Of course a reduced price version of an earlier phone is bound to have some omissions, but Nokia has done a good job of lessening the blow with the E63, essentially a budget version of the Nokia E71.
Sensibly, they've kept the important stuff, and in some cases even improved it. The E63's key selling point is its QWERTY keyboard, which is a slight improvement on its predecessor's by dint of being a couple of millimetres wider, with slightly larger keys.
The original wasn't difficult to use, and this one is a breeze, with rounded keys of rubberised plastic offering good purchase to nimble thumbs and just the right degree of feedback.
Helpfully, it even beats similar keyboards from the likes of BlackBerry by including one-touch access to essential characters like the full stop and @ symbol.
Like the BlackBerry, it's easy to set up push email accounts (all you'll need in most cases is your email address and password) and it can work with most of the major email standards, including Microsoft Exchange, Hotmail, Gmail, Yahoo! Mail and others, though not BlackBerry Connect.
The E63 feels a little cheaper than the E71 with plastic replacing the metal skin of the older phone. The E63 is slightly thicker too, though it still manages to be a gram lighter.
Around the sides are micro USB port and microSD card memory slot (none is supplied) plus a 3.5mm headphone jack on top. But there are no volume buttons (you can use the D-pad while making a call or listening to media instead), voice notes button or camera shutter button.
The web browser is a practical one, which does what it needs to with a minimum of style, but it delivers the goods. Zooming, address bar and keyword search can all be accessed via shortcuts on the numeric keypad and there's a useful option that breaks down web pages into sections for easy navigation.
There's 3G access to the web, albeit without the faster HSDPA connection of the E71 though there's also Wi-Fi for access to broadband networks.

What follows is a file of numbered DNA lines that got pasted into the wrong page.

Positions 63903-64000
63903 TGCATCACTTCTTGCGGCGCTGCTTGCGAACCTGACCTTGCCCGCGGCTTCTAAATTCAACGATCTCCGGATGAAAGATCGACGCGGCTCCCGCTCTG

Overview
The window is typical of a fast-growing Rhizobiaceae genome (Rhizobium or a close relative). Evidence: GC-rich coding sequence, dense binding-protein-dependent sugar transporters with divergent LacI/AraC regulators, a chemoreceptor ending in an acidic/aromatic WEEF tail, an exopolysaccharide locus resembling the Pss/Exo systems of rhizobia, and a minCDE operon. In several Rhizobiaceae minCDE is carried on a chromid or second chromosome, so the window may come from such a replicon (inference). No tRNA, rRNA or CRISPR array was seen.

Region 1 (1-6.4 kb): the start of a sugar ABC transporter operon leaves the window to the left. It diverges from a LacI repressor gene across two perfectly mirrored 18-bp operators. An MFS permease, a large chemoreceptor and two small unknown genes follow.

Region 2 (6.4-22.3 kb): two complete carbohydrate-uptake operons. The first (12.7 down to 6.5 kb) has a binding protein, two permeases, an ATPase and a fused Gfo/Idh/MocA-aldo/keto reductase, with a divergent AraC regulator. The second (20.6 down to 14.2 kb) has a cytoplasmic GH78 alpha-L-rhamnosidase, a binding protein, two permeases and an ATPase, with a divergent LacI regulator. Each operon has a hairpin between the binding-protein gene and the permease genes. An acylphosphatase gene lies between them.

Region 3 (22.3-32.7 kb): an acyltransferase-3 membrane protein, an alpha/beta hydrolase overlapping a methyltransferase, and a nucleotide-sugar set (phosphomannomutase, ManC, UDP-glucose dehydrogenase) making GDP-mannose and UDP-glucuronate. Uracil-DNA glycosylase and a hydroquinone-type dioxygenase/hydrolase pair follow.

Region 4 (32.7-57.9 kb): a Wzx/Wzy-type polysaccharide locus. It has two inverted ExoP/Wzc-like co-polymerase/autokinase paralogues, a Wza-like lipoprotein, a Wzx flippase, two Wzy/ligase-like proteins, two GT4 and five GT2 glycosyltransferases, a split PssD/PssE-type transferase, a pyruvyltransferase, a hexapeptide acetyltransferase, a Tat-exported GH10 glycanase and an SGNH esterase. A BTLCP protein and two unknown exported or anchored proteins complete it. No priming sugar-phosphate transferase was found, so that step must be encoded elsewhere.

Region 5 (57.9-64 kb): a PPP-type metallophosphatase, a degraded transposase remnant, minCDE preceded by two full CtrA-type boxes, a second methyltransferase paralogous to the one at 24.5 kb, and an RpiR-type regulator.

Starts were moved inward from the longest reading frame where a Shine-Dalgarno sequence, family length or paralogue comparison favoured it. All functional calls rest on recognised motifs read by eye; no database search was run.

The camera is probably the E63's biggest disappointment. The 3.2 megapixel version on the E71 wasn't particularly impressive, but this 2 megapixel number feels distinctly underpowered. There's a single LED flash and self-portrait mirror plus a 2x digital zoom, but pics in anything less than excellent lighting conditions are prone to grain and even then colours appear washed out.
Video is worse, offering just 15fps and tending to be jerky and smeared with movement. There's not much in the way of post-pic editing options either, just zoom and rotate.
The media player goes some way to redeem the E63, with video via RealPlayer performing well on the 320x240-pixel, 16m colour screen and although there are only 110MB of onboard memory for vids and tunes, you can add up to 8GB by microSD card.
There's also an FM radio with up to 50 presets – more than enough for any radio fan – and while the supplied headphones are bog standard, you can add your own via the 3.5mm headphone jack.
There's no GPS on board, although Nokia Maps is here. You can make use of it by connecting up to a GPS receiver via Bluetooth.
An odder omission is the fact that it doesn't come with a data cable – you'll need to buy one separately if you're planning to connect to your PC - which, considering the potential of this powerful smartphone, is very likely.
The battery held up very well, giving us a good three days of moderate use including video watching and some web browsing with Wi-Fi turned on throughout.
The E63 cuts a few corners on its predecessor's offering, but aside from the relatively poor camera, and the lack of GPS, there's nothing major missing. If you can't quite stretch to the E71, and want a worthy alternative to a BlackBerry, look no further.
Looks - 7
Ease of use - 7
Features - 7
Call quality - 9
Value - 7